By Rabbi Yair Hoffman
If the facts reported are correct, the events that unfolded this past Sukkos at a Hilton hotel are a bit shocking. Apparently, a few hours before Sukkos began, the local Department of Buildings came down and forbade use of the sukkah designated for use by over 200 guests. They then actually confiscated the s’chach to ensure that the sukkah not be used. Although the tour operators offered to post 24 guards and fire personnel to ensure the safety of the guests, the offer was not accepted.
It seems that some people did get hold of two pop-up sukkos, and the three days of yom tov were spent with the guests switching off making Kiddush in these two smaller sukkos.
There is no doubt that hearing and reading of this incident will cause quite a stir; however, in this article we will deal solely with the halachic aspects of the incident.
Handling the situation. It would seem that the hotel kitchen staff should prepare mini portions of meat and challah. Each male guest should wash before entering one of the two pop-up sukkos, make Kiddush on wine, HaMotzi on bread, and eat the mini meat portion. He should then bentch. The entire process should take between five and seven minutes. He may have a second meal in the regular hotel and avoid mezonos foods, bread, and wine.
One is technically permitted to wash for HaMotzi even before Kiddush–even though this is not the prevalent minhag. This is actually the German minhag and is mentioned in the Rama as well. Assuming there are 50 men per pop-up sukkah and two can fit at one time, the entire procedure could take 2Â½ hours.
Amelioration. This author would like to suggest that each individual guest could ask a gentile worker to build a smaller sukkah by going to a local Home Depot and buying the necessary material. The rationale for this is as follows:
As we know, generally speaking, the sages forbade asking a gentile to perform an otherwise prohibited action on the Sabbath or on a Jewish holiday. The prohibition is called “amira l’akum” and is found in Shabbos 121a, where we learn that it is forbidden to ask a gentile to extinguish a (non-life-threatening) fire.
The explanations given for this prohibition are many. Rashi (Avodah Zarah 15a) explains that the rabbis felt that it would be a violation of v’daber davar (Yeshayahu 58:13)–speaking about prohibited things. Elsewhere (Shabbos 151a), Rashi explains that the sages made it as if the Jew was performing the violation himself through the concept known as shlichus. Finally, the Rambam explains that the rabbis were concerned that a Jew who asks a gentile to do something forbidden may take the Shabbos lightly himself and come to a violation himself.
Exceptions to the prohibition. However, there are times when exceptions were made to this rabbinic prohibition. Some exceptions pertain even to a biblically forbidden restriction, while other exceptions only pertain to a rabbinic restriction. (For example, during Friday night twilight one may ask a gentile to perform a biblical prohibition for the needs of Shabbos. When there is fear of a significant loss of money, one may ask a gentile to perform a rabbinic violation–but not a Biblical prohibition.)
The rationale is that under these circumstances, the rabbis never made the restriction of forbidding one to ask a gentile to perform an action that would remedy the situation.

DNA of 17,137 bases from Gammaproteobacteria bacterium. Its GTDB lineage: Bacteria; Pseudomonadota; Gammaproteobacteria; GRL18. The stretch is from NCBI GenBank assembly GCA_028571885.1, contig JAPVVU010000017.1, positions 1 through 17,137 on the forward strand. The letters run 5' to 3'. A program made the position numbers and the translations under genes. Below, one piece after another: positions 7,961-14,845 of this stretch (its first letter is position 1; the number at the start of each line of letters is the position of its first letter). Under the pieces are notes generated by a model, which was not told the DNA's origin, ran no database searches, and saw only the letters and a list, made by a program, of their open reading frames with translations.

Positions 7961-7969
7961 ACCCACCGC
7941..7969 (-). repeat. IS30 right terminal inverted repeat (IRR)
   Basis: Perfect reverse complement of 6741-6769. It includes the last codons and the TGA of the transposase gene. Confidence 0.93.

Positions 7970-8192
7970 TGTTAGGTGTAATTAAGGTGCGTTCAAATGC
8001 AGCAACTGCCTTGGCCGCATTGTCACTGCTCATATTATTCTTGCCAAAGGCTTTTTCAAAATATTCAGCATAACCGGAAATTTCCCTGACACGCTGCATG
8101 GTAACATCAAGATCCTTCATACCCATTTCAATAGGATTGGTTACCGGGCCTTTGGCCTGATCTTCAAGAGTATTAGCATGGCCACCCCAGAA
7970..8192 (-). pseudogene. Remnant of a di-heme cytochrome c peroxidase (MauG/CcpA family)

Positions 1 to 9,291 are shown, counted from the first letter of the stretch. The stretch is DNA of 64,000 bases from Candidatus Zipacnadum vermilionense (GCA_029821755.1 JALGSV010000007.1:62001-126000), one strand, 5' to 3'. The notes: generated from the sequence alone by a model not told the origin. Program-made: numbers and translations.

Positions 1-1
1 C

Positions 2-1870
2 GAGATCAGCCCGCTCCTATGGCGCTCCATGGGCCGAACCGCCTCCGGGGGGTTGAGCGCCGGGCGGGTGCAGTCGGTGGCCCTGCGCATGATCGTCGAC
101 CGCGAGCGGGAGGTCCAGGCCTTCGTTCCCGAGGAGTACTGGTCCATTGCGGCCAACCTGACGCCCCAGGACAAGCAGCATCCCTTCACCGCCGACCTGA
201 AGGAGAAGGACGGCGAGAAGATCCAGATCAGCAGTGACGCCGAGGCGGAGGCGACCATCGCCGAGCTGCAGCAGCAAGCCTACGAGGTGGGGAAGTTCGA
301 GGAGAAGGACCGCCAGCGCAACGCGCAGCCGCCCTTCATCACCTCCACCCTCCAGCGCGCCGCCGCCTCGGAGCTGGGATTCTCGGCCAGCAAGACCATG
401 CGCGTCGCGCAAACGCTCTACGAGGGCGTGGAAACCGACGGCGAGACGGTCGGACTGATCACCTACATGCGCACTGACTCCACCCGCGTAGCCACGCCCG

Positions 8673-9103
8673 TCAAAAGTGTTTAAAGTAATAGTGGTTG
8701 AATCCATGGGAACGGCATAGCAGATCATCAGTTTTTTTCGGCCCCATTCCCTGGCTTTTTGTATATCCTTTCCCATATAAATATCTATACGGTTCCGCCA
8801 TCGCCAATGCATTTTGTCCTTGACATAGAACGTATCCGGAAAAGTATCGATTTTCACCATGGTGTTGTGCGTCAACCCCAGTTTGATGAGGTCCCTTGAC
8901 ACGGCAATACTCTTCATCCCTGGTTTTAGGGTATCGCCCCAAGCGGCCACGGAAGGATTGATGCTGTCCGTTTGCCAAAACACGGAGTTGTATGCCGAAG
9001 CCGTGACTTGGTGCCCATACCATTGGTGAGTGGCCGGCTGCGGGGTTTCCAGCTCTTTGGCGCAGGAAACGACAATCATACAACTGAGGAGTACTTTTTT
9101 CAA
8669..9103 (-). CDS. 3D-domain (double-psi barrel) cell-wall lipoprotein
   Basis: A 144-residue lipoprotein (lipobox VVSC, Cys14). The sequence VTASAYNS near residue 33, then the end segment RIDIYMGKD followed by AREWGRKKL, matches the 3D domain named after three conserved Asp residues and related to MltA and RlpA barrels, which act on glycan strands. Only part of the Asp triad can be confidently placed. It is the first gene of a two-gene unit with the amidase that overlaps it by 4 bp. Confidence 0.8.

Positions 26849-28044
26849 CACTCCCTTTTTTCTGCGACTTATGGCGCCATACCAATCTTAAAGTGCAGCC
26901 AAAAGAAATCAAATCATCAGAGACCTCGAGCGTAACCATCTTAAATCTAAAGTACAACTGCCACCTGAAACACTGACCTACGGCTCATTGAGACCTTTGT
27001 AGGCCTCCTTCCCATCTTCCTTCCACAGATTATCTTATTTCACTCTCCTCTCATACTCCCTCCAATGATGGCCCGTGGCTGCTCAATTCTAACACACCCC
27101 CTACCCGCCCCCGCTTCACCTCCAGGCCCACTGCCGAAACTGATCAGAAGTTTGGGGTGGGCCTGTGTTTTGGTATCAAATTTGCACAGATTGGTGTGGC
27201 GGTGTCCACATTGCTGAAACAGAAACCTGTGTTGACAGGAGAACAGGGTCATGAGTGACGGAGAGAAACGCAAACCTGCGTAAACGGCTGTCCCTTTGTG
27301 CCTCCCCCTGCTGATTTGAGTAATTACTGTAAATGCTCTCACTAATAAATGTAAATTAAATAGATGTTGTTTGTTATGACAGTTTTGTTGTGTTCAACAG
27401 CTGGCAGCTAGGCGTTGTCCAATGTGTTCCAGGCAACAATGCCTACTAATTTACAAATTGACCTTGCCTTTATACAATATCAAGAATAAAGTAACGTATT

For a mitzvah, one may ask a gentile to perform a rabbinic violation. The Rambam (Hilchos Shabbos 6:9—10), Mishnah Berurah (307:23), and Aruch HaShulchan (O.C. 276:16) clearly state that for the needs of a mitzvah, one may ask a gentile to violate a rabbinic stricture. Other modern poskim (Dayan Weiss Minchas Yitzchak Vol. VIII #57) rule this way too, and a minority of poskim even permit asking the gentile even to perform a full-fledged biblical prohibition when it is a tzorech mitzvah (See Magen Avraham 276:2). Indeed, this latter option is the position of the Baal HaIttur (Siman 276), a famous Rishon. His view is occasionally invoked under pressing circumstances; see, for example, the Eliyahu Rabbah (586:29), who uses it in combination with a situation where some poskim hold that an issue is in fact only rabbinically proscribed.
Building on yom tov may be only a rabbinic prohibition. Tosefos in Tractate Shabbos (95a “HaRodeh”) is of the opinion that boneh, building, is actually only a rabbinic violation on yom tov and not a biblical one. On Shabbos, boneh is certainly a biblically forbidden melachah, according to all opinions. This is also the view of the Tosefos HaRosh. The Piskei Rid 31b is of the opinion that when one does not use a cementing bond, then the prohibition is also rabbinic in nature. While it is clearly understood that these are not the majority views in halachah, it is a significant enough view to be used in something that the poskim call “a snif l’hatir.” A “snif l’hatir” means that it can be utilized as a component in an overall lenient ruling.
It is this author’s view that the two factors mentioned above, the Baal HaIttur’s view and the view of Tosefos in Shabbos 95a, could be combined to permit asking a gentile to go to Lowes or Home Depot and build a small sukkah that the Department of Buildings would not declare invalid.
A simple sukkah recipe would be to purchase five or six plywood boards and screw an upper and lower hinge on each. A two-by-four plank could be fastened on top and one on the bottom. Branches could be placed on it as s’chach. v
The author can be reached at Yairhoffman2@gmail.com.